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Can Tullow Oil withstand the price of crude?

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Silhouette of an oil rig
Image source: Getty Images.

Oil prices can be volatile. Oil producers, and their shares, usually move hand-in-hand with the comings and goings of crude. For the most part, I believe well-established and financially secure companies should be able to withstand the short-term price troubles we are currently seeing. The problem for Tullow Oil (LSE: TLW), however, is that it was already having problems to begin with.

Sweet and sour

Last November, Tullow had to announce that the oil it discovered off the coast of Guyana was heavy, and had high concentrations of sulphur. In oil parlance, this is called ‘sour’. Crude that is light and ‘sweet’ produces a higher percentage of valuable derivatives, such as gasoline, when refined. Heavy and sour crude is harder to extract and worth less when it is. With prices as low as they are today, Tullow’s discovery is unlikely to be economically viable.

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The company also had to reduce its production target for the upcoming year, due mainly to problems with its key Ghana project. To add to its misery, it was forced to suspend its dividend and announce that both CEO Paul McDade and Exploration Director Angus McCoss had quit.

It is perhaps no surprise then that the Tullow share price currently stands almost 90% lower than it did this time last year. Most of this drop occurred in the latter few months of 2019. That said, having reached a low of a little more than 9p per share in March, at 20p things have now started to recover a little.

The positives for Tullow

Despite this collection of bad news, there are some small signs of things looking up…kind of.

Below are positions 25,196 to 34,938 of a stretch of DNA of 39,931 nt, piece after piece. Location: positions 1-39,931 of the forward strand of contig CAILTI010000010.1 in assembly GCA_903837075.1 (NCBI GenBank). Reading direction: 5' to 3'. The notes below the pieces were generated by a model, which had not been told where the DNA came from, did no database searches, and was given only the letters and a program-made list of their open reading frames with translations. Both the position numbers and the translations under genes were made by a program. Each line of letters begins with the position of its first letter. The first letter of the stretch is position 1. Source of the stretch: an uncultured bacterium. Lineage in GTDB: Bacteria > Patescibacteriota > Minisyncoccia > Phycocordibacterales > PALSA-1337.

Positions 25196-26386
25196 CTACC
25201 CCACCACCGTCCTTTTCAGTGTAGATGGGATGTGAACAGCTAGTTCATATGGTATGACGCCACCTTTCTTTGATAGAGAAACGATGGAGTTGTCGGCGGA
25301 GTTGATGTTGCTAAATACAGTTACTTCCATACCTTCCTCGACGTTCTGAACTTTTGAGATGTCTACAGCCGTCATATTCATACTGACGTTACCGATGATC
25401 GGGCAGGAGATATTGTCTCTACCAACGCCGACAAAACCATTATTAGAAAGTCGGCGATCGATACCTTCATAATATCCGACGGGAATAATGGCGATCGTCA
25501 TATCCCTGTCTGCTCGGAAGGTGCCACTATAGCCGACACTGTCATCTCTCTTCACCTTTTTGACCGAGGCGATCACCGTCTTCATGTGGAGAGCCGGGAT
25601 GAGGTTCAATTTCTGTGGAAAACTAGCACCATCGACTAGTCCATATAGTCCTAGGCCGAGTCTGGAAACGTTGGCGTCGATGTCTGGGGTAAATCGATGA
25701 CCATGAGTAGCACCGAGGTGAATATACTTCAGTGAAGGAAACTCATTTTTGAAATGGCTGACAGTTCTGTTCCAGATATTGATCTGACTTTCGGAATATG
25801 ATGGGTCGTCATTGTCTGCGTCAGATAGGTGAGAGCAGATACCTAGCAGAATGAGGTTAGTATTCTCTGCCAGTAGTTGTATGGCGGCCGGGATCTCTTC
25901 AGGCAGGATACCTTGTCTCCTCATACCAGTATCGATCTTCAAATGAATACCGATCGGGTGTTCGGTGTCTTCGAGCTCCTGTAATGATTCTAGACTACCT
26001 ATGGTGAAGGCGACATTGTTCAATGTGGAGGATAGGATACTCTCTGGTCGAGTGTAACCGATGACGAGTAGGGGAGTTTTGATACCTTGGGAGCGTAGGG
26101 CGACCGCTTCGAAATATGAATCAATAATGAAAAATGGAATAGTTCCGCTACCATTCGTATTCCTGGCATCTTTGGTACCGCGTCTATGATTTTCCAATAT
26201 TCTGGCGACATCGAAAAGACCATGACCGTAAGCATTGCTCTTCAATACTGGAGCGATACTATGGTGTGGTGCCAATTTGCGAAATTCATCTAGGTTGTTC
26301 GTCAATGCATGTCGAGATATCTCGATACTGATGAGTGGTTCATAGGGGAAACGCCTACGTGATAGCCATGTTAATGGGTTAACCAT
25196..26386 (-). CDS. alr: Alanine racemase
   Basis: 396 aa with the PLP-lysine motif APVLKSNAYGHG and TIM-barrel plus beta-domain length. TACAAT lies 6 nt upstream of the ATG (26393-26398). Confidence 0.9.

In March, in its earnings report, Tullow said it would be raising more than $1bn in disposals, as well as cutting staff headcount by 35%. Given current oil prices, however, it seems unlikely that Tullow will see smooth sailing in regards to selling off assets.

That said, just last week the company announced it would be selling its stake in a Ugandan project to Total for $575m. Unfortunately this is deeply discounted, and comes far short of the $900m original deal that fell apart in August. Still it was taken well by the market. This week the share price more than doubled from 10p to 25p.

Things are still far from certain, however. The company has high levels of debt. Generally, it has been dependent on a relatively high crude oil price to make most of its projects financially viable. I have no doubt that crude will soon (in the next 3 to 6 months perhaps?) return to more normal levels. However, I am far less certain whether these will be the kind of values that Tullow needs.

As with many oil stocks right now, there is potential here for good gains to be made. As always, the riskier the investment, the greater the potential reward. Tullow definitely falls in the riskier category. For those able to hold on for the long term, it may be worth a punt. For those looking for a safe haven in these troubling times, however, I would stay away until the oil market becomes less volatile.

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Karl has no position in any of the shares mentioned. The Motley Fool UK has no position in any of the shares mentioned. Views expressed on the companies mentioned in this article are those of the writer and therefore may differ from the official recommendations we make in our subscription services such as Share Advisor, Hidden Winners and Pro. Here at The Motley Fool we believe that considering a diverse range of insights makes us better investors.

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